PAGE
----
Much like Abilene Christian University, McAllen Independent School District takes seriously its efforts to integrate mobile learning into the classroom. In fact, it may be the largest district in the United States working to place mobile technology into the hands of all its students – from kindergartners to high school seniors – more than 25,000 in all.
About 330 education and business leaders from across the state and as far away as California gathered in McAllen to attend sessions, tour campuses and explore the future of digital learning in K-12 settings. More than 30 school districts serving 350,000 students were represented.
“What was most invigorating about the conference was seeing the deep investment not just
by McAllen ISD’s teachers and administration, but also the strong commitment of the parents and community leaders,” said Dr. William Rankin, ACU’s director of educational innovation.
“For example, all the school board members but one (who was away on business) attended the conference, as did a number of parents. That’s incredibly rare,” Rankin said. “And when I visited two schools the day after the conference, I witnessed one of the most impressive examples of student engagement I’ve ever seen.”
“It was a pep rally for 21st-century learning that equips local teachers and administrators to make real change in the lives of students in an area of the world that is often overlooked and marginalized,” said George Saltsman, ACU’s executive director of innovation in learning and educational technology. “I have no doubt it will make a lasting impression for participants and students in their schools, as well.“
Joining Rankin as presenters in McAllen were Marco Torres, California Teacher of the Year; John Couch, Apple’s vice president of education; and Dr. James Ponce, MISD superintendent.
The most popular breakout sessions were presented by Alline Sada from A Colegio Euroamericano de Monterrey and Dr. Robbie Melton, associate vice chancellor for academic affairs and eLearning for the Tennessee Board of Regents. Saltsman said Melton’s workshops on apps for the classroom spilled out into the hallway, where a group of 20 of so participants kept asking questions and watching demos for another hour after the session ended. At the request of a number of teachers, she did an additional training session at the hotel the next morning before her flight back to Tennessee.
Ponce said the MISD initiative is about much more than the mobile devices. ACU helped the McAllen school district develop its plan to purchase nearly 27,000 iPads and iPod touches for every student and teacher.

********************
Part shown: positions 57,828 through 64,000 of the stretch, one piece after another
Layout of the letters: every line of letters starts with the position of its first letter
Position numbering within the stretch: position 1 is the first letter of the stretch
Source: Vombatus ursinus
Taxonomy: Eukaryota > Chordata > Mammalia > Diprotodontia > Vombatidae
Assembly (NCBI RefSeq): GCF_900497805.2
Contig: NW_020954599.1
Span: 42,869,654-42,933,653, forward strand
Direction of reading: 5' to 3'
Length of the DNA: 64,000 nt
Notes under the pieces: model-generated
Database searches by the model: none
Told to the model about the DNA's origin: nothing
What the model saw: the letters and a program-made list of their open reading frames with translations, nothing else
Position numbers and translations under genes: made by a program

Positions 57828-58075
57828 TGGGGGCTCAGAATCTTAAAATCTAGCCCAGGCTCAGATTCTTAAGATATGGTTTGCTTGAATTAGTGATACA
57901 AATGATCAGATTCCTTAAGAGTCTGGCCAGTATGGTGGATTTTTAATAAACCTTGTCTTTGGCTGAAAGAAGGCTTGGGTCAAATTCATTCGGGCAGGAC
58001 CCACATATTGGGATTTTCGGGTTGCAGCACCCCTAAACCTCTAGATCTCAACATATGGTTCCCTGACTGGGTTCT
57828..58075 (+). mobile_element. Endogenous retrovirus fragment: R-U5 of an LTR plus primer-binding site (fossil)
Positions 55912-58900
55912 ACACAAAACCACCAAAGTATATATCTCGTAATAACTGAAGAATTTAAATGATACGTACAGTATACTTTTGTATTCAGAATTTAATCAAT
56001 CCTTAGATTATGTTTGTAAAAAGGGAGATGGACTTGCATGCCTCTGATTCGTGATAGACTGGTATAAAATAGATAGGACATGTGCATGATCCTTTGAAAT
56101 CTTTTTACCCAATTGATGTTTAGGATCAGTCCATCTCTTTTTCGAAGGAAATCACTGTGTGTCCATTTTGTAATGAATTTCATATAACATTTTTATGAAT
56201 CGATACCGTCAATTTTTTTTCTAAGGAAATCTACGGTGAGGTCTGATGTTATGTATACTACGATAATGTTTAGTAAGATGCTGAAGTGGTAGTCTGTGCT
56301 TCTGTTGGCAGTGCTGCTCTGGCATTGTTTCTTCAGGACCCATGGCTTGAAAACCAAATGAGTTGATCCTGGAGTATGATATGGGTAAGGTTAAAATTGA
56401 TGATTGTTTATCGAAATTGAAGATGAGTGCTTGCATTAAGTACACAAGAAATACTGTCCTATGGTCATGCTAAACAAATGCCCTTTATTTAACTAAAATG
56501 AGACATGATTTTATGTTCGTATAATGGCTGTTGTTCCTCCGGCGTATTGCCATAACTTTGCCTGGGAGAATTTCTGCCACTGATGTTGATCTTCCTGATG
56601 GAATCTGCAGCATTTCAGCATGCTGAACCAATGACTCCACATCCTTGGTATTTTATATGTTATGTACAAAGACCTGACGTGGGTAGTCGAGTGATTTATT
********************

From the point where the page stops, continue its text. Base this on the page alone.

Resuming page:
“It’s an expansion on the perspective of the teachers who are part of the dialogue from the beginning,” he said. “A year ago, we put together a committee called Cadre One that included representation from all sectors of our school community. It was the conversations that began there that become the root of TLC3,” the school district’s initiative to become a leader in instructional technology.
“As educators, we stand at the cusp of an extraordinary time … a day when we are seeing phenomenal, cutting-edge opportunities to propel students to greater achievement,” Ponce said.
Abilene Christian has helped a number of K-12 school districts discover how digital material and devices can revolutionize their learning environment.
Each summer, ACU’s K-12 Digital Learning Institute brings together teachers from across Texas to learn how to use digital devices to enhance their lessons.
In September 2011, ACU Department of Teacher Education was featured in a series of videos sponsored by the Texas Education Agency. The documentaries profile the groundbreaking work being done to prepare future educators to integrate technology in their classrooms.
The teacher education department continues to partner with Abilene’s K-12 schools, sending future teachers into the classrooms each semester to facilitate technology integration projects, as well as advising school districts throughout the state.
“That’s what has been so rewarding about the work several of us have been doing as part of ACU’s Connected initiative and part of the reason I’m already looking forward to our next Connected Open House at the beginning of April,” said Rankin. “We’re getting the opportunity to help discover and support new forms of learning throughout the educational community.
“And we’re not only helping partners such as McAllen ISD; they’re helping us,” Rankin said.